Funny, long, or just plain weird animal names

May I say employing Lucifer is a crazy thing. :laughing:

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On the other hand, there is the moth Copiopteryx jehovah. From what I’ve read, its name was controversial at the time.

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Sure. But Jehovah is a 16th Century transliteration of the Hebrew word for God. It means only one thing. Lucifer is a Latin word with a number of related translations that have nothing to do with Satan. The Latin word is, for example, the root of the name for the group of enzymes luciferase, without which fireflies would have no fire.

A bee fly with Lucifer in its name is still going to raise the odd eyebrow, whatever the actual context Fabricius had in mind, Lucifer being Lucifer and all. I just think that Fabricius was using a Latin word in a Latin name.

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I just found more!

( pictures ) of dung candlesnuff

I just used “search this topic,” and surprisingly, no mention of Bufflehead. Which sounds like a Dr. Seuss animal.

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Recently came across a Dragonfly - Libellula incesta. Gotta wonder what was going through their mind when that was named.

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“According to the The Hitchhiker’s Guide to the Galaxy, Vogon poetry is the third worst in the Universe. The second worst is that of the Azgoths of Kria, and the worst is by Paula Nancy Millstone Jennings of Sussex, who perished along with her poetry during the destruction of Earth, ironically caused by the Vogons themselves. Vogon poetry is seen as mild by comparison.”

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“A Checklist of North American Odonata” by Paulson & Dunkle (2018) notes the following:

Etymology for Libellula incesta Hagen: “incestuous, perhaps alluding to looking like a hybrid between other closely related species”.

Regarding scientific names given to odonates: “some defy understanding. In particular, Hermann Hagen applied unusual names to many of his species, and to our knowledge his allusions were never revealed; some of them seem to indicate a rather peculiar mindset.”

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This name isn’t too crazy when you consider what Uroplatus phantasticus looks like: satanic leaf-tailed gecko.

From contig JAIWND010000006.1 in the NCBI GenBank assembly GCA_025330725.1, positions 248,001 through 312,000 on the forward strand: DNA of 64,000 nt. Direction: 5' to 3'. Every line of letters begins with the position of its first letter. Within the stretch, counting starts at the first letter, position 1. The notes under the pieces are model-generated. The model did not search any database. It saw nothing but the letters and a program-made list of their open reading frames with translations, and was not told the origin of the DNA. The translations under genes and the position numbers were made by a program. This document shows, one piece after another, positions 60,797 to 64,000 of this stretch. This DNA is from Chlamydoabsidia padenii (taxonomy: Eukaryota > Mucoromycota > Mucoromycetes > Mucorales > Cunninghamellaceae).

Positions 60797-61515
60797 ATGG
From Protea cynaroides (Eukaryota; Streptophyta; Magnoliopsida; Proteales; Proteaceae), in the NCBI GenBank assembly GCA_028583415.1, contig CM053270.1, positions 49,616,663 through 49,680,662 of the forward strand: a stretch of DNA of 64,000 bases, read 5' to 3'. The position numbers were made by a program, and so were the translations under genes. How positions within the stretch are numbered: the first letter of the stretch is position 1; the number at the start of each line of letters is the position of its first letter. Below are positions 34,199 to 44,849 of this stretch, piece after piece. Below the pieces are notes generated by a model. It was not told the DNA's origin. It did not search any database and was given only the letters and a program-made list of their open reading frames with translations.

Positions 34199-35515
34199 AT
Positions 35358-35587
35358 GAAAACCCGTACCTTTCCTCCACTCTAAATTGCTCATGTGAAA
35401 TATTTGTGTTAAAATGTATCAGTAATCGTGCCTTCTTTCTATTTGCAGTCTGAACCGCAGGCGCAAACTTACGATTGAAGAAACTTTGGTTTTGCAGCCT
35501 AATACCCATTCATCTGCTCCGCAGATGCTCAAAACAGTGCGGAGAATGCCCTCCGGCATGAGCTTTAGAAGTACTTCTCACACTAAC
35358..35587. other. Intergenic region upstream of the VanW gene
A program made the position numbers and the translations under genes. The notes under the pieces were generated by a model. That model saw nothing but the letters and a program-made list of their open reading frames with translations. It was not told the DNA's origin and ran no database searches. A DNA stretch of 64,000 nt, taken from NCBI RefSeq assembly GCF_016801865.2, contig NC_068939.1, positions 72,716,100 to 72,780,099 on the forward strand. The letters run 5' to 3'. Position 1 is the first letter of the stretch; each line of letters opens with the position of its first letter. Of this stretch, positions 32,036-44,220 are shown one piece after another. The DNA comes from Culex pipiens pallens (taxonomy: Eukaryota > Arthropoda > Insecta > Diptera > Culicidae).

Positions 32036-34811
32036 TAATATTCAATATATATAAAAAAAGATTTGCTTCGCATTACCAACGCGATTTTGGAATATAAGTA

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A zoo near me has this species but signs it as "Fantastic Leaf-tailed Gecko - which is the exact opposite of that name.

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Checkerspots is one I thought was pretty good.

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Air Potato, despite sounding very strange, is a very accurate name. At least it was not called Floating Spuds.

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But it isn’t an animal.

Another animal name I find strange is an African animal called a zorilla. In Spanish, that word means “little fox,” yet the zorilla looks nothing at all like a fox, but looks almost exactly like a skunk.

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Oops. Maybe I should make make a separate thread for Plants? That is assuming it does not already exist…

Theres a hill not too far from my house where ground spiders appear to have been collected in 1984 that were named Apopyllus now, in reference to Apocalypse Now, the film from 1979.

I have never seen the spider in the wild and there are no records of any collections afterwards. So I dont even know if the species is real, or just a mis-ID, or if it’s gone locally extinct (and thereby fully extinct, having been described from only one hill)

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What about Nameless Pinion (Lithophane innominata)? I mean, if you name it “Nameless”, then it’s no longer nameless since it has a name…

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The Pacific-slope flycatcher has the scientific name Empidonax difficilis because it is so hard to tell apart from related species. Empidonax flycatchers are notorious that way. Also the genus name is Greek for “Lord of gnats.”

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And then there is another flycatcher genus, Myiarchus – Lord of the Flies (like the William Golding novel)

And the paradox is repeated in the scientific name, since innominata means nameless.

I always find it odd to see a specific epithet with the word dubium. Doubtful, as in the taxonomist doubted whether it was a valid species. Well, why name it as one then?

One of my favorites, though, is the Zapata sparrowTorreornis inexpectata. Inexpectata means unexpected, as though the ornithologist did not expect to find a new species in Zapata Swamp.

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Eight-eyed Blood Hedgehog.

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Indeed. Reminds me of the Sin Nombre Virus which causes hantavirus disease, especially here in the Southwest U.S. Although the name means “nameless”, it’s apparently named after a Sin Nombre canyon.

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